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Trump’s Phony Trade War (1st of a 3-Part Series)

May 14, 2018 • On Donald Trump Administration

By Dr. Jack Rasmus

“What’s going on with Trump’s trade offensive? There’s a dual track policy underway: One a phony trade war with US allies; the other a potential (but not yet) trade war with China, that may also in the end prove less than a bonafide ‘trade war’ as well.”

 

Trump’s trade team heads off to Beijing this week of May 2018 to attempt to negotiate terms of a new US-China trade deal.  The US decision whether to continue the exemptions on Steel and Aluminum tariffs with the European Union occurs comes due this week as well.  And this past week Trump also declared “we’re doing very nicely with NAFTA”.

So what’s all the talk about a Trump ‘trade war’? Is it media hype? Typical Trump hyperbole?  Is there really a trade war in the making? Indeed, was there ever? And how much of it is really about reducing the US global trade deficit—and how much about the resurrection of Trump’s ‘economic nationalism’ theme for the consumption of his domestic political base in an election year?

One thing for certain, what’s underway is not a ‘trade war’.

Trump announced his 25% steel and 10% aluminum tariffs in early March, getting the attention of the US press with his typical Trump bombast, off-the-wall tweets and extremist statements. The steel-aluminum tariffs were originally to apply worldwide. But the exemptions began almost immediately.  In fact, all US major trading partners were quickly suspended from the tariffs—except for China.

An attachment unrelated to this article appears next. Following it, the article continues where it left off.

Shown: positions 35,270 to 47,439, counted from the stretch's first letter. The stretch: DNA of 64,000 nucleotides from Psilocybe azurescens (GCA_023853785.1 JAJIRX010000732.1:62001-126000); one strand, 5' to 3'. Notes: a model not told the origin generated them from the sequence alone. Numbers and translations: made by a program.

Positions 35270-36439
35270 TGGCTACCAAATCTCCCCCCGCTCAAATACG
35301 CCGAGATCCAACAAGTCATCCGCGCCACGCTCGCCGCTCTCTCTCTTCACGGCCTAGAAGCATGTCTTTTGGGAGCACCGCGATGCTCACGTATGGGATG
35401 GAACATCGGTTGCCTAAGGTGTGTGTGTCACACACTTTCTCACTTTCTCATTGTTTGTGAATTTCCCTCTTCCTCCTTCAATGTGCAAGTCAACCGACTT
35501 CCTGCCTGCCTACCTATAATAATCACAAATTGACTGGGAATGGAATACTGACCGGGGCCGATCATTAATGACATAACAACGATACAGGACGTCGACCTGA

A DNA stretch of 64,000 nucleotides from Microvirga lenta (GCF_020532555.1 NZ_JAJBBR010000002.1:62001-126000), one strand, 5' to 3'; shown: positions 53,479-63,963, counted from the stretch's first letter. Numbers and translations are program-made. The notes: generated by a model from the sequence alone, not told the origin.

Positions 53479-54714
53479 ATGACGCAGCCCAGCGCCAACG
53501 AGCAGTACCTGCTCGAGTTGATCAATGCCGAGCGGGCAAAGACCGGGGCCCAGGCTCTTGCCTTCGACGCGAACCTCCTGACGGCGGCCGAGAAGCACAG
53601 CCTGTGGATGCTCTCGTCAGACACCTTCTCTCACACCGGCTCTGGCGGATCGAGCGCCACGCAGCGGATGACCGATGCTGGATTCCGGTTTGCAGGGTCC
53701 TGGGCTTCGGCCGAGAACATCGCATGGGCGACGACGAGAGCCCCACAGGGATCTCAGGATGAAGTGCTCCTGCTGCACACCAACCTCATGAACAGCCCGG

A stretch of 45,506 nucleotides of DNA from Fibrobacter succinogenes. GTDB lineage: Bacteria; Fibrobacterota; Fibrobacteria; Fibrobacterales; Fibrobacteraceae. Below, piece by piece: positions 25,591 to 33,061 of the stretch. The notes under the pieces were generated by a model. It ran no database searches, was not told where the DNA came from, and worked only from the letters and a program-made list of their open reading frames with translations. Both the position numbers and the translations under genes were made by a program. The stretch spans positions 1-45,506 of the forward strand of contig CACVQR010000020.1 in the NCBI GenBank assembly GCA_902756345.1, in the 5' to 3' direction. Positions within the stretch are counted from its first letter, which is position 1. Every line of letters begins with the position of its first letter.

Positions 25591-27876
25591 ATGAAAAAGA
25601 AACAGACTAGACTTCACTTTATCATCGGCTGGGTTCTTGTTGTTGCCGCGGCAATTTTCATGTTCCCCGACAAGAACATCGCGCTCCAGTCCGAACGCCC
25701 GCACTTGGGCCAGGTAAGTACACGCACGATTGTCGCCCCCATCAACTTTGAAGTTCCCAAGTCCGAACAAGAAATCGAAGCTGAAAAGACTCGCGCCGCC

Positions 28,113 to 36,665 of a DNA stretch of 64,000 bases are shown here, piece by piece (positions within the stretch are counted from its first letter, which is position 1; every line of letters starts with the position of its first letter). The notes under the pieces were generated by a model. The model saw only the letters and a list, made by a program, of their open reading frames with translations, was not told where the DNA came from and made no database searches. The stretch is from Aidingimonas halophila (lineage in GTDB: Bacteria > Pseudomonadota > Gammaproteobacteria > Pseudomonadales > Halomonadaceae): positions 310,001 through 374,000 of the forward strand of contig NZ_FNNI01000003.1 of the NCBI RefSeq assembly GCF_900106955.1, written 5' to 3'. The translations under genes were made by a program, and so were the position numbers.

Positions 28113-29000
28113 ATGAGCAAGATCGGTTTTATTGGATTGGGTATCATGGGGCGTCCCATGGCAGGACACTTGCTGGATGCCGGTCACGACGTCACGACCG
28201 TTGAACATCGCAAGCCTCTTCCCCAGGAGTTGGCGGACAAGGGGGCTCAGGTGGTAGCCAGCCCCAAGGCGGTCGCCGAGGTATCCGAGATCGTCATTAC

By mid-March, Canada and Mexico were let off the tariff hook, even though they were among the top four largest steel importers to the US, with Canada largest and Mexico fourth largest.  Thereafter, Brazil (second largest steel importer), Germany, and others steel importers were exempted as well.[1]  And Canada, by far the largest aluminum importer to the US, accounting for 43% of US aluminum imports, was exempted for imports of that product.

 

South Korea ‘Softball’ Trade Template

The Trump administration’s signal to its allies was the US-South Korea deal that soon followed. The South Koreans were pitched a ‘softball’ trade deal. South Korea, the third largest US steel importer last year, was exempted from steel tariffs, now permanently as part of the final deal. So much for steel tariffs. Moreover, no other significant tariffs were imposed on South Korea as part of the bilateral treaty revisions.  No wonder the South Koreans were described as ‘ecstatic’ about the deal.

 
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About the Author

Jack Rasmus is author of the recently published book, ‘Central Bankers at the End of Their Ropes: Monetary Policy and the Coming Depression’, Clarity Press, August 2017. He blogs at jackrasmus.com and his twitter handle is @drjackrasmus. His website is http://kyklosproductions.com.

 

References

1. Shawn Donnan, “Trump Softens Steel Stance, With Exemptions for ‘Real Friends’”, Financial Times, March 9, 2018, p. 1

2. Alan Rapaport and Prashad Rao, “South Korea, Looking to Avoid Tariffs, Agrees to US Trade Deal”, New York Times, March 27, 2018, p. 7.

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